Basic unit - a neuron & neural organisation
As mentioned earlier, the Nervous System comprises of the brain, the spinal cord, the nerves emanating from them and their innervations of muscle fibres (i.e. peripheral nervous system). The brain immediately confronts us with its great complexity. The human brain weighs only 1200 to 1400 gms. but contains about 100 billion neurons. Although that extraordinary number is of the same order of magnitude as the number of stars in the Milky Way, it alone cannot account for the complexity of the brain. A major part of the complexity arises from the rich diversity of nerve cells, or neurons, which the famous neuroanatomist Ramon y Cajal described as “the mysterious butterflies of the soul”.
Neurons, or nerve cells, are the basic building blocks of the brain. A neuron has three main parts - a cell body containing the nucleus, dendrites which are specialized branches for receiving information from other neurons, and axons which are specialized branches for sending out information to other neurons. A neuron that has been excited conveys information to other neurons by generating electrical impulse known as action potentials. These signals propagate like waves down the length of the cell’s single axon and are converted to chemical signals at synapses, the contact point between neurons. When the impulse reaches the axon terminals of the presynaptic neuron, it induces the release of neurotransmitter molecules.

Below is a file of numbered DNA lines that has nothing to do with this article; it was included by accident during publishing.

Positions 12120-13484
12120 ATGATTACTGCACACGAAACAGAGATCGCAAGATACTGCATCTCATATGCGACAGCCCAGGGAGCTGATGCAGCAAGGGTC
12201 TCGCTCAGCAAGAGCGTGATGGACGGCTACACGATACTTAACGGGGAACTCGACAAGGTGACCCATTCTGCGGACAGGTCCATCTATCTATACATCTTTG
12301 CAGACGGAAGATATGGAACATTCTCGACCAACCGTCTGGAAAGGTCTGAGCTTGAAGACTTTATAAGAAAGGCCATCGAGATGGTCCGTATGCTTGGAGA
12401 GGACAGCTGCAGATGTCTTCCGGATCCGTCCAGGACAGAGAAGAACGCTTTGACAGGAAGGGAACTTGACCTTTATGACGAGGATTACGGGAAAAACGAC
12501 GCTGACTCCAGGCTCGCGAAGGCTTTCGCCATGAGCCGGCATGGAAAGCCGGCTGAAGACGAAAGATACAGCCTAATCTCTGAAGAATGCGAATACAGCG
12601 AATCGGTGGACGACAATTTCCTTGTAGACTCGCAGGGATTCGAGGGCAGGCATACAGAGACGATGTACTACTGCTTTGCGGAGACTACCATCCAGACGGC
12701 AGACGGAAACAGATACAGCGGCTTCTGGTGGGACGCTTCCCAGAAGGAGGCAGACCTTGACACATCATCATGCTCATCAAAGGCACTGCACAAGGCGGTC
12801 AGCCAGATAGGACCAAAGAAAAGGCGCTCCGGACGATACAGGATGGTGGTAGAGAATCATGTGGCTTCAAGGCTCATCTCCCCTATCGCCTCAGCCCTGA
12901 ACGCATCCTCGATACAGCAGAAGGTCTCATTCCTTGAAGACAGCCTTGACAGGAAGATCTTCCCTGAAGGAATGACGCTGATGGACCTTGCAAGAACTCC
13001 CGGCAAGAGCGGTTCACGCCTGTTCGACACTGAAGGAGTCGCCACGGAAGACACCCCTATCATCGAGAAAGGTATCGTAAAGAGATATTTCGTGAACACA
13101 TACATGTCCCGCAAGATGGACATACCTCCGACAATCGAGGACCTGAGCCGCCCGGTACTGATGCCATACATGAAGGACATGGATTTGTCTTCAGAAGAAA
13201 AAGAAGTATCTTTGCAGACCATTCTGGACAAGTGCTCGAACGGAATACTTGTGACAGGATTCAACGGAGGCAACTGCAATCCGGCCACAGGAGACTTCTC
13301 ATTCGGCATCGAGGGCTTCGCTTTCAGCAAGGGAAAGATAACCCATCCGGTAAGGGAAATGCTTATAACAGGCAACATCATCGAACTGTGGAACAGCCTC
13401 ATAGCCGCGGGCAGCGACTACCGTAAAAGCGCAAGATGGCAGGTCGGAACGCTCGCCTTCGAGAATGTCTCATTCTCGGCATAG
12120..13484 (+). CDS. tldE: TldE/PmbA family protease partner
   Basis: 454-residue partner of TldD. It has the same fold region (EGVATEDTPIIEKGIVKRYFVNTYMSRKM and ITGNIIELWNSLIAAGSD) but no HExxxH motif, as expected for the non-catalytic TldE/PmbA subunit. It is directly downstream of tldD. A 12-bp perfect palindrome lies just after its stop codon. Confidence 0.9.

Transmitters diffuse across a narrow cleft and bind to receptors in the postsynaptic membrane. Such binding leads to the opening of ion channels and often, in turn, to the generation of action potentials in the postsynaptic neuron. This, in short, is how neurons communicate.
Many different kinds of neurotransmitters have been identified in the brain, and this variety has enormous implications for brain function. This level of analysis at the synaptic level is particularly relevant for psychiatric and neurological disorders that shed light on the workings of the mind. Further insight into the chemical basis of thinking and behavior depends on obtaining more precise data at multiple levels of neural organization - from the mind all the way down to molecules.
Neuroscience has rapidly emerged as a frontier area of cutting - edge research due to major discoveries at all of these levels of investigation - starting from psychiatry at one end to molecular neurobiology and neurogenetics at the other. The power of the molecule-to-mind approach is evident in many recent advances in the pharmacologic treatment of many debilitating mental disorders such as schizophrenia, anxiety, amnesia, etc.